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Simple Things to Prepare for Social Security and Medicare

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More and more I have clients reaching out to sign up for Medicare and/or Social Security.  Sometimes it is important that they sign up and sometimes it is not.  Let’s explore when you should and when you should not.  At the end of this article on when and how to sign up for SS and/or Medicare I will give you the one piece of advice everyone should do immediately.  Go ahead skip to the end if you desire.

Original Medicare is 3 parts.  Medicare A is for Hospitals, and it is paid for from the tax collected out of your paycheck since your first job.  Medicare B is for outpatient or doctors and costs $170/month or more depending on your Adjusted Gross Income.  Medicare part D is for Prescriptions and cost anywhere from $10/month to $100/month.  (Medicare part C is a hybrid of Original Medicare parts A, B and D into an Advantage Plan that acts like an HMO with the insurance company determining the care they believe is necessary.  Unless you need to maintain a strict budget, I recommend staying on Original Medicare and not go to an Advantage plan).

Often, I get asked by a client or on the radio about needing to sign up for Medicare because they turn 65 soon.  Here are the questions to consider before signing up for Medicare parts A or B.  Are you currently insured under a group Health Insurance Policy through an employer with more than 20 employees?  If yes, then you do not need to sign up for Medicare part B until that employers Medical Insurance comes to an end.  If this group health plan comes to an end when you are older than 65 and 3 months, then you need to have the employer sign off on a L564 form to get a special enrollment period of 8 months from the end of employment to sign up for Medicare part B without a penalty.   If you are not covered by a group health insurance plan through an employer with more than 20 employees, then you need to sign up for Medicare part A and B no later than 3 months after turning 65.  Next question, will you fund a Health Savings Account through your employee group health insurance after 65 years of age?  If yes, then you do not want to sign up for Medicare part A which costs nothing further since you paid Medicare taxes since you had your first job.  Signing up for Medicare A negates the ability to fund a Health Savings Account.   If you do not have a Health Savings Account with your group health insurance and you are turning 65, then you should sign up for Medicare part A since you have already paid for the coverage.  Medicare part D for prescriptions is only required when you no longer have a prescription plan at work.  If you are older than 65 years of age when you apply for Medicare part D you may need a credible coverage letter from your group health plan to prove you had a Comparable Prescription Plan through your employer for the time after turning 65.   (If you are a US Government retiree, then this decision is far more complicated so seek professional advice.  US Government insurance for retirees is not supplemental to Medicare as is most every other medical plan in retirement and therefore it significantly complicates the analysis)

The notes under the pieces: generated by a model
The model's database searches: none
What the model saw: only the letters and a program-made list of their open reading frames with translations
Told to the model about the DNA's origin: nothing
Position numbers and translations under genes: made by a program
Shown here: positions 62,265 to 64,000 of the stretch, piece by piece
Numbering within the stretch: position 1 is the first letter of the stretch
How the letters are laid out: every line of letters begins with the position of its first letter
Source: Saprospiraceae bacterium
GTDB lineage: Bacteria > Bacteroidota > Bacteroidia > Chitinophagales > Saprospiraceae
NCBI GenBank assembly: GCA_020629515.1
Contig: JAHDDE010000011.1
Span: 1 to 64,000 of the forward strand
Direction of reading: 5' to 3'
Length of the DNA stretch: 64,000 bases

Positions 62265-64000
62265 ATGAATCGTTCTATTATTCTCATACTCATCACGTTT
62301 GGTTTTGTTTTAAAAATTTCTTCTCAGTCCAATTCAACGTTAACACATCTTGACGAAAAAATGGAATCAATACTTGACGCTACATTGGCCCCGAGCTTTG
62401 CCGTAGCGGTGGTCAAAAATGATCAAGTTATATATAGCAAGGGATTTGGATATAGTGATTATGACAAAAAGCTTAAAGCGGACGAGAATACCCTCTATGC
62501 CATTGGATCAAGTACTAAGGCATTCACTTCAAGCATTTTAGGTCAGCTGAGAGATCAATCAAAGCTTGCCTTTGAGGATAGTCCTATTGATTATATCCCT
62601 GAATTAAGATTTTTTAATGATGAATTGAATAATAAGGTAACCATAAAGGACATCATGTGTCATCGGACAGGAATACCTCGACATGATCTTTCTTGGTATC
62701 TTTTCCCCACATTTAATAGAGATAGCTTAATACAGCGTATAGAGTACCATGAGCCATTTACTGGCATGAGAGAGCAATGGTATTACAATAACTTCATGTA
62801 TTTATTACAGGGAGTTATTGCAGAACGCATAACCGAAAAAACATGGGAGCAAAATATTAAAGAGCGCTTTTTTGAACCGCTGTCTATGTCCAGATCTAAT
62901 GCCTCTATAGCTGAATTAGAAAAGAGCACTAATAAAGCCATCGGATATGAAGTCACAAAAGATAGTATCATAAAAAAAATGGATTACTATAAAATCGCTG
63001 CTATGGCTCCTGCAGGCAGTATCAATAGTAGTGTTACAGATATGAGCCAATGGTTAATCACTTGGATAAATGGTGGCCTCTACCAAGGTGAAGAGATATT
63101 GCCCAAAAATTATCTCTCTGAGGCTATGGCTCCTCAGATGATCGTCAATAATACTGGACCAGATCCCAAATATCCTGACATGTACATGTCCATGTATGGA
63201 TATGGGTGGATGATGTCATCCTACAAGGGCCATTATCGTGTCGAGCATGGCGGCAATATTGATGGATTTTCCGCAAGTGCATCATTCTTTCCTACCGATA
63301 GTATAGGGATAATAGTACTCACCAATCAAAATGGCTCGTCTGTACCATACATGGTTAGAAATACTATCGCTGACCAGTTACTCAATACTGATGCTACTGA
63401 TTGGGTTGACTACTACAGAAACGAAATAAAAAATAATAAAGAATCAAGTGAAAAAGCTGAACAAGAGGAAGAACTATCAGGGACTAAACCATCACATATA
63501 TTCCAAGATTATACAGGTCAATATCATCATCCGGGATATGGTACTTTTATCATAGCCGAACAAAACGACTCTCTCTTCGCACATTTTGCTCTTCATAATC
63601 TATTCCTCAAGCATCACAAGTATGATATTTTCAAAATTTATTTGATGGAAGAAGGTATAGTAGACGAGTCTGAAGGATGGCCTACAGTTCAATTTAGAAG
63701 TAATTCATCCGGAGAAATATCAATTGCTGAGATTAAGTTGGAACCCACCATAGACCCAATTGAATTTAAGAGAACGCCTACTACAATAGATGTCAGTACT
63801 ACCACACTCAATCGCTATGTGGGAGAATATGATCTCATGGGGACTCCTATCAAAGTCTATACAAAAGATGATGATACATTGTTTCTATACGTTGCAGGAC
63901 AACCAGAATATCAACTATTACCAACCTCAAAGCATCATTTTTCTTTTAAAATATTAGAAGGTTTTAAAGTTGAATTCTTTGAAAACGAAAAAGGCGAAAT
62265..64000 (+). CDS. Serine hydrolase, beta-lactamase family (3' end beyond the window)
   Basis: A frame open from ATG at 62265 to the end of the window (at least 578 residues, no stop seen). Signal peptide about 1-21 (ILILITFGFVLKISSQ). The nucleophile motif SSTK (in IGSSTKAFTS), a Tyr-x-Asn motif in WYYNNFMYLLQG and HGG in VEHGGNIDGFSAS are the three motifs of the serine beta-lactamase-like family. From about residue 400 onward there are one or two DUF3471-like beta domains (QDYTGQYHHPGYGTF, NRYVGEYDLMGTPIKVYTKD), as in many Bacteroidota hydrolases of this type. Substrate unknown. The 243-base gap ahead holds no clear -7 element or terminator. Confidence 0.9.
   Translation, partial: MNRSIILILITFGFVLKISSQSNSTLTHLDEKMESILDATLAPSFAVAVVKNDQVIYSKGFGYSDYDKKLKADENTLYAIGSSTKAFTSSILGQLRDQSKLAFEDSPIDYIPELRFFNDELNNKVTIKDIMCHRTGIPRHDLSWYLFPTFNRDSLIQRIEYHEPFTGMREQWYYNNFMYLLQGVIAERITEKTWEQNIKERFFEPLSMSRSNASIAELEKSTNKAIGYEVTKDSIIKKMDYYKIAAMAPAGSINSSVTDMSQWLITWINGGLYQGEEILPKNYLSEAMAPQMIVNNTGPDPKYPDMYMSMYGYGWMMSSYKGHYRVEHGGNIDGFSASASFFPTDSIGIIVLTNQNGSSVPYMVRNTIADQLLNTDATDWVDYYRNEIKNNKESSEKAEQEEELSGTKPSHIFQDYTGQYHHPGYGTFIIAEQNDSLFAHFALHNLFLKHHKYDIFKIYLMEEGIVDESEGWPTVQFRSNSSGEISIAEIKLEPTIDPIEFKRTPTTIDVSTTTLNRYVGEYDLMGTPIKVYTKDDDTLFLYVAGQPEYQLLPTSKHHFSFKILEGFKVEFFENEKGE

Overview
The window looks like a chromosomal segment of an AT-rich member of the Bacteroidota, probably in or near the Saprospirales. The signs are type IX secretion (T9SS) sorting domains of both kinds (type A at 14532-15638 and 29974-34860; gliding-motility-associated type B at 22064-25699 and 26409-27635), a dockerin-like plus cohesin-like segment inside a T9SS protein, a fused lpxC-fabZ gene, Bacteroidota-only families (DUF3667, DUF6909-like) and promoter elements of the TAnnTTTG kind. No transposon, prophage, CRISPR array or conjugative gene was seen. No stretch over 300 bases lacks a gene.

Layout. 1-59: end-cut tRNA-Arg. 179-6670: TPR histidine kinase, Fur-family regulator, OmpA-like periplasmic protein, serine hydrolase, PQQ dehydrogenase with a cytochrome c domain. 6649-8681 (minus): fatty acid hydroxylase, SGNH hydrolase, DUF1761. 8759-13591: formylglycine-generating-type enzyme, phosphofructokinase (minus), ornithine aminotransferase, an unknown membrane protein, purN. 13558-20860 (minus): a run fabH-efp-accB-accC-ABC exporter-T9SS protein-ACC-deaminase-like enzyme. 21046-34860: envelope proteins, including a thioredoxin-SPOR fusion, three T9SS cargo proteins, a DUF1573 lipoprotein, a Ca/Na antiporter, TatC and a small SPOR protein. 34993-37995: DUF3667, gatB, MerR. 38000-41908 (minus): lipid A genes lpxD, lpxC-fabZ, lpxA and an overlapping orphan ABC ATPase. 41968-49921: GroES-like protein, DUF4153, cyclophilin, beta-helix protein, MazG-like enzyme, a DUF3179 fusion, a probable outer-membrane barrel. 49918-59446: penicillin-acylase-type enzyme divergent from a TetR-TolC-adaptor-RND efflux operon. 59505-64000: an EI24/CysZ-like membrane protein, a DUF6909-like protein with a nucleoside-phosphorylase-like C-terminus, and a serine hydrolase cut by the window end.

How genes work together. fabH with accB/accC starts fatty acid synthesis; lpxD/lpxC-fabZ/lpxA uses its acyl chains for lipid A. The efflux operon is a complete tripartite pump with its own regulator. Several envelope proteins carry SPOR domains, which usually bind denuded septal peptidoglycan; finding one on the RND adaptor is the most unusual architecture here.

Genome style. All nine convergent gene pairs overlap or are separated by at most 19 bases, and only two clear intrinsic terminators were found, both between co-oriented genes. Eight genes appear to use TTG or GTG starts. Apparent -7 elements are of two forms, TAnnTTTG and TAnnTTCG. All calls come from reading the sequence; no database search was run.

Timing for taking Social Security is the next most frequent question.  The Simple rule is if you are single the most logical time is your Full Retirement age which is age 67.  If you are married, then the lower earning spouse takes their social security when either they stop working or age 67 depending on need.  The higher earning spouse waits to age 70.  This is the simple rule and factors such as health of the individuals, ages discrepancy of the couple and assets to carry them to age 70 are significant factors.   This is the typical client rebuttal when offered this advice.  “If I take SS now I get $3,000/month and if I wait to 70 I get $4,200/month.  $3,000/month for 5 years is $180,000 and the extra $1,200/month is $14,400.  Therefore it would take me 12.5 years to recoup plus all the interest I could earn.”  The argument is logical so lets take the assumptions apart.  First the higher Social Security continues to the surviving spouse and the lower Social Security payment is lost.  Therefore the $4,200/month continues regardless which spouse is alive compounded to inflation yearly.  Second did they really get $36,000 each year and the answer is no after taxes paid yearly they got at most $29,300 assuming 85% of their SS is taxed at a 22% Federal Tax Bracket.   Allowing Social Security to compound until age 70 is tax free and the extra $1200 is compounded to inflation each year so at 2% compounding you are getting $1650/month more in 15 years.   Make sure you factor inflation and taxation into the breakeven analysis for when to take Social Security.

Here now is the advice that everyone should do immediately.  Set up your online My Social Security account and keep it current.  For when you go to apply for Social Security or Medicare it is mandatory you have an active online account.  The website is not the best and it is easiest to do when you do not need to sign up so you can overcome snafus easily without the pressure of trying to get this done in a month or two.  This may be one of the top five stress reliever recommendations for anyone at any age.   So get your MySocialSecurity account established now and keep it active.

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